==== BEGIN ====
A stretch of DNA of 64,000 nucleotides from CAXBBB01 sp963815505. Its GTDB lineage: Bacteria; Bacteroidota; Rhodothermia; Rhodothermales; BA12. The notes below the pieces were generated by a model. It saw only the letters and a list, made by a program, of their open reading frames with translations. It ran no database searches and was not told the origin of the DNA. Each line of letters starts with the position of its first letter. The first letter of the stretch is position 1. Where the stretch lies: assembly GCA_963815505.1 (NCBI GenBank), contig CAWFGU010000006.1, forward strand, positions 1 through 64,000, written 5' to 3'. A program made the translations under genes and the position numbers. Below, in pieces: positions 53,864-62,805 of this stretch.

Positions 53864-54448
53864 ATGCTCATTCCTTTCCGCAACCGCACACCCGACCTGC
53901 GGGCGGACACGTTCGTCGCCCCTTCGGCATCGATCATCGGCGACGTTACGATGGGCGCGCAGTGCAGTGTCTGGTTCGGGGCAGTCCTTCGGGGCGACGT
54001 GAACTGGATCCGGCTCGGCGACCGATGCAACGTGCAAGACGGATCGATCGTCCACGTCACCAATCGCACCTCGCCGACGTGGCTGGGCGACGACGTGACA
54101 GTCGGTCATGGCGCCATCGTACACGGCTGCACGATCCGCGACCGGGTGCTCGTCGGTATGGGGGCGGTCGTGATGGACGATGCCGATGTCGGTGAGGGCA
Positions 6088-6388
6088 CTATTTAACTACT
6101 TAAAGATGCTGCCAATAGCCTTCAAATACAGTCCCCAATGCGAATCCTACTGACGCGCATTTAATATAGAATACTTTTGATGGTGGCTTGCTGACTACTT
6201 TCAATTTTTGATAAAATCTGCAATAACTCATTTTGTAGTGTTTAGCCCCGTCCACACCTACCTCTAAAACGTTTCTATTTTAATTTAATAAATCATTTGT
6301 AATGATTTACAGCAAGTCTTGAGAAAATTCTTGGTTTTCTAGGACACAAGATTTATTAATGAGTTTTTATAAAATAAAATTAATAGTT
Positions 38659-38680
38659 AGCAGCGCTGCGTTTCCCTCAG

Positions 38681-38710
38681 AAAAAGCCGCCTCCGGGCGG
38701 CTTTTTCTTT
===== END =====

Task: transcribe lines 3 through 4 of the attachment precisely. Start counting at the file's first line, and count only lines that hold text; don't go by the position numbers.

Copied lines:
53864 ATGCTCATTCCTTTCCGCAACCGCACACCCGACCTGC
53901 GGGCGGACACGTTCGTCGCCCCTTCGGCATCGATCATCGGCGACGTTACGATGGGCGCGCAGTGCAGTGTCTGGTTCGGGGCAGTCCTTCGGGGCGACGT